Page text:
Travel in Languedoc France: France gite vacation rentals, Carcassonne France hotels, Cathar castles

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Travel Article on Languedoc France & Carcassonne France

Three Cathar Castles - Languedoc-Roussillon, France

Excerpt from Ockham's Razor - Part 3
by Wade Rowland

Part of Catharism's appeal was certainly economic: its demands for tithes and other taxes were trivial compared to those of the Catholic church, since it had very little administrative overhead and almost no real estate, and its clerics lived on handouts, or by the fruits of their own labours as weavers or doctors or in other well-paid trades.


Southern France Languedoc region Cathar castles In this exclusive excerpt from Ockham's Razor: A Search for Wonder in an Age of Doubt, author Wade Rowland, his wife Christine, and their two teenagers explore the romantic ruins of Cathar castles in southern France's Languedoc region.

The Cathar Perfecti believed in the discipline of labour (a notion that was largely alien to medieval Europe, but would appear again with the Protestant Reformation) and since they were engaged in crafts important to the prosperity that was developing out of increasing trade in the Mediterranean basin, they could relate to the booming mercantile class better than could the Catholic clergy, who harboured a deep suspicion of trade and secondary economic activity of any kind. St. Jerome had said, "The merchant can please God only with difficulty"; trade, buying low and selling high, seemed to Church authorities to be another form of usury and the official Church was actively hostile to the revival of commerce. Cathars seem to have had no such scruples, and some even engaged in banking (or so the evidence would suggest), a vocation few devout Catholics would consider at that time, since the collection of interest of any kind, however disguised, was condemned as usury.

Beyond the tales of conspiracy and treasure, and the poetry and romance is much in Catharism itself as it was practised in Languedoc in the thirteenth century that is attractive, at least superficially, to a modern mind. As champions of individualism, we moderns bridle at the medieval notion of individual identity, or the lack of it. Catholic doctrine saw men and women - Christian men and women - as having their way of life circumscribed by their Christianity, that is, their membership in the Church. The saving grace of this position was that just as the Church was a divine institution, so the Christian was more than simply an ordinary Homo sapiens; membership in the Church, freely available to all through baptism, meant that he or she took part in the attributes and essence of God.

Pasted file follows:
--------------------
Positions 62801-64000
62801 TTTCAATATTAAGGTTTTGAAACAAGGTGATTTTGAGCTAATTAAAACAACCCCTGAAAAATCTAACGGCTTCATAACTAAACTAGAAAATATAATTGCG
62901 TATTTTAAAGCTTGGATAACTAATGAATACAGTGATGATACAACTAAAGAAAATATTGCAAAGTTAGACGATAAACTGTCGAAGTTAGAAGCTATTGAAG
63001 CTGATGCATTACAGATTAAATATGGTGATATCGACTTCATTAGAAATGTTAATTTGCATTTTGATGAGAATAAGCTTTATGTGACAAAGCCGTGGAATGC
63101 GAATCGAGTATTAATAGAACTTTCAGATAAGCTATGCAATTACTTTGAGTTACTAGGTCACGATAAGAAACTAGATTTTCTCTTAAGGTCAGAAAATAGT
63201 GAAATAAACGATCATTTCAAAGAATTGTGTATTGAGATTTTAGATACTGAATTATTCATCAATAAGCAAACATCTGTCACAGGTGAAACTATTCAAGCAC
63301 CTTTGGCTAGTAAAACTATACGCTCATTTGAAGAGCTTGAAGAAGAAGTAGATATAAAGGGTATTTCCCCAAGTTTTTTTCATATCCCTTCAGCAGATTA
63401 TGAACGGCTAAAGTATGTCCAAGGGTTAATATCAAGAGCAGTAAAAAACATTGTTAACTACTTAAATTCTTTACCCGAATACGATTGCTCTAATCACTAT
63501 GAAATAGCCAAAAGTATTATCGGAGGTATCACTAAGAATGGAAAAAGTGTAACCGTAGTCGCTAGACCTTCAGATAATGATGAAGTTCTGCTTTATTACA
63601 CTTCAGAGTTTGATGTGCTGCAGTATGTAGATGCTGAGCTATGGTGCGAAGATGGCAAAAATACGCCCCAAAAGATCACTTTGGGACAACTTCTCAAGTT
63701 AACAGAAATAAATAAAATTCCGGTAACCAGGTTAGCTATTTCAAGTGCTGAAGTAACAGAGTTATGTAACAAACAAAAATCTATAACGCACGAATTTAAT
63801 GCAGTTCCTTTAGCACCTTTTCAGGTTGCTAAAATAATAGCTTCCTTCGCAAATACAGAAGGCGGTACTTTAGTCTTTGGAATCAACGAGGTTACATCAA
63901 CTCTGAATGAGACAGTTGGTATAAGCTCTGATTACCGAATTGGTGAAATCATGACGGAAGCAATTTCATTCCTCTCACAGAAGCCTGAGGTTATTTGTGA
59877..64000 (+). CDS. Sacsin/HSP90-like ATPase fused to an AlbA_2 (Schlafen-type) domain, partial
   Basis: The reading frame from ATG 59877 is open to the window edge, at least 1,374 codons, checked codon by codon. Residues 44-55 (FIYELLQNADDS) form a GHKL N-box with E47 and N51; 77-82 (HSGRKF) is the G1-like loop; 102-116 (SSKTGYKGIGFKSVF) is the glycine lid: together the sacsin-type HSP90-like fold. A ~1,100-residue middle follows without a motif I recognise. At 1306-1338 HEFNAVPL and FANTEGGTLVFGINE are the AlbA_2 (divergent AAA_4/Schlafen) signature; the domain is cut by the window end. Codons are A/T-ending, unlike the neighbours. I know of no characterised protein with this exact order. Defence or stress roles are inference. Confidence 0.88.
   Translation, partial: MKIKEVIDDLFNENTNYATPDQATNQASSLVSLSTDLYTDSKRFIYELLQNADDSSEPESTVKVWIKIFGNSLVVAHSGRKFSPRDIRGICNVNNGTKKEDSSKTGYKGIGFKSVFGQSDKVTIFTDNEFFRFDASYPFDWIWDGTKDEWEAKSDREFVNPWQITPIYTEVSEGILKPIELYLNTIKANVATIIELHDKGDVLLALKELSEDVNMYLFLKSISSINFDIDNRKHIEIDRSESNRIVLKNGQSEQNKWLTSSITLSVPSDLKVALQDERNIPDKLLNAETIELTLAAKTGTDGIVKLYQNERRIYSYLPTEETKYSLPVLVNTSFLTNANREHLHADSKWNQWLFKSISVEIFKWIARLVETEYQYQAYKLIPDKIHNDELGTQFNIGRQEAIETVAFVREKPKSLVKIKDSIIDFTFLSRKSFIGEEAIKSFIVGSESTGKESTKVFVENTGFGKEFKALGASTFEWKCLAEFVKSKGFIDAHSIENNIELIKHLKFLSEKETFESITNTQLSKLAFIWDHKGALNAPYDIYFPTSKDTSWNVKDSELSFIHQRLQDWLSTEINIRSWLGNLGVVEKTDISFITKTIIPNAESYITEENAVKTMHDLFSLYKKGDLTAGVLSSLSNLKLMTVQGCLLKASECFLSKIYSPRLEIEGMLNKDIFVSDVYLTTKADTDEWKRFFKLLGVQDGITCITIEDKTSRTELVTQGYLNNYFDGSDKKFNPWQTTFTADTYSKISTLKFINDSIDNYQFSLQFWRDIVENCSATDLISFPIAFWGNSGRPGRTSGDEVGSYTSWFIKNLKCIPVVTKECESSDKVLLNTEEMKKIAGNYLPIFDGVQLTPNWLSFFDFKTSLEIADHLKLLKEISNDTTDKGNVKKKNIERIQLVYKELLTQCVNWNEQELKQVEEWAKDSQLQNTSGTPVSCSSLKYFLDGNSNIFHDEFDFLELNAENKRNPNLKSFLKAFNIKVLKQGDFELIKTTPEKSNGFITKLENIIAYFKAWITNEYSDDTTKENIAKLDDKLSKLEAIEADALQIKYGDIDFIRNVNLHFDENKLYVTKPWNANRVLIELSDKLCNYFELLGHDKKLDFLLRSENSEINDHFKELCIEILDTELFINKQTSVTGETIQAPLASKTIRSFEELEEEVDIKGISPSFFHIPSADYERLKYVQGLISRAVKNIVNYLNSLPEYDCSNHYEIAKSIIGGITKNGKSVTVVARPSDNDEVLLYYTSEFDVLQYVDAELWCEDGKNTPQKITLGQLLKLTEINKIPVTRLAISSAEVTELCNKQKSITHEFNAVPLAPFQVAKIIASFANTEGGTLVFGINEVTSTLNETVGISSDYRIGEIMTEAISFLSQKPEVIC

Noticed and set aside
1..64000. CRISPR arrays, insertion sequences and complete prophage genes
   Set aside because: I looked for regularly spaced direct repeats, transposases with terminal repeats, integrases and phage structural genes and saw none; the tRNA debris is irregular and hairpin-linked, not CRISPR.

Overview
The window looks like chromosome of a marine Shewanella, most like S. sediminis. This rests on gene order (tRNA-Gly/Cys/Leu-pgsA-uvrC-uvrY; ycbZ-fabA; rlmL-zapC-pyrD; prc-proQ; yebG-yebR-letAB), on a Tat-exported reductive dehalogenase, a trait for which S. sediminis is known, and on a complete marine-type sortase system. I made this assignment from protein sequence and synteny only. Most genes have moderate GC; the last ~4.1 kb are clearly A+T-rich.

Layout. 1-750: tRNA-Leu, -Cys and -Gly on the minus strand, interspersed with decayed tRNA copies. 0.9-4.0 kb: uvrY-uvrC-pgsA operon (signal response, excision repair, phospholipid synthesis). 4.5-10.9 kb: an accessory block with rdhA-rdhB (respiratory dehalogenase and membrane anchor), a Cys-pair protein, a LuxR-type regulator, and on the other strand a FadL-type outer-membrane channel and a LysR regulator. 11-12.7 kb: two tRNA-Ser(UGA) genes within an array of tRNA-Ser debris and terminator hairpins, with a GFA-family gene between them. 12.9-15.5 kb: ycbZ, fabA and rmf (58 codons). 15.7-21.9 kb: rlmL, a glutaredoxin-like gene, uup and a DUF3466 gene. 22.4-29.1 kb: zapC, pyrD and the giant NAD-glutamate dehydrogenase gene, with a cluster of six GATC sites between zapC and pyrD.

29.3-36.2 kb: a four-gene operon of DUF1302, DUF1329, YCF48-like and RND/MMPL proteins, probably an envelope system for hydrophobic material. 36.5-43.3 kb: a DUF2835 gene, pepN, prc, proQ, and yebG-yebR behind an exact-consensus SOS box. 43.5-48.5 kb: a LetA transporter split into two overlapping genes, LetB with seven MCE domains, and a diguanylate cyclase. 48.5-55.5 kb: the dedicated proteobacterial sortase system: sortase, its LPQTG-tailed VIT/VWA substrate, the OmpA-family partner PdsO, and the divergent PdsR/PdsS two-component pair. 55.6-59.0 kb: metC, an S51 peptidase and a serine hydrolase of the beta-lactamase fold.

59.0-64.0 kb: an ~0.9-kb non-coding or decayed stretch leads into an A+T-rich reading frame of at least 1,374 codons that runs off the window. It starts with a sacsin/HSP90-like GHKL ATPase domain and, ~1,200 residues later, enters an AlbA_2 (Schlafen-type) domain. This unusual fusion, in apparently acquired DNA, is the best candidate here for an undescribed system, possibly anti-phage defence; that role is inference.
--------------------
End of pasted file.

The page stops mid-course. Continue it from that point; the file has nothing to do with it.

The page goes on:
Nevertheless the focus of the Church was on the collective rather than the individual, and while it did offer the individual a special human dignity, it did not recognize inherent individual rights in the modern sense. (Slavery, for instance, was not a pressing issue for the medieval Church.) The Cathars, in dismissing the authority of the Church as it then existed as spurious, or worse, a manifestation of the devil, freed men to act as autonomous agents in a context in which it was increasingly possible, and profitable, to do so. Catharism freed its followers to look after number one.

Nowhere was the difference over the issue of individual identity more starkly drawn than in the case of suicide, which was anathema to the Catholic church, as an interference with the prerogatives of God, but which was tolerated, even sometimes encouraged, among Cathars. Their clerics, the Perfecti, a disproportionate number of whom were also doctors of medicine (a notably modern profession), when giving the deathbed consolamentum to believers encouraged them to refuse food and drink following the ceremony in order to maintain their purity unto the end. This naturally hastened death in some cases; which is not to say that the Cathars actively promoted suicide, but neither did they abhor it, and they certainly did not forbid it. How, indeed, could they, given their belief that the body was the creation of the devil, and that the spirit was in no way reliant on its existence?

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World Travel Guide .com - Travel article about travel in Languedoc France: long-term vacation rentals in France, gite rentals, Carcassonne France hotels, Cathar castles, and essential advice for travel in France and worldwide travel.

In this World Travel Guide .com exclusive excerpt from Ockham's Razor, the author Wade Rowland and his family explore the romantic ruins of Cathar castles in southern France's Languedoc-Roussillon region.


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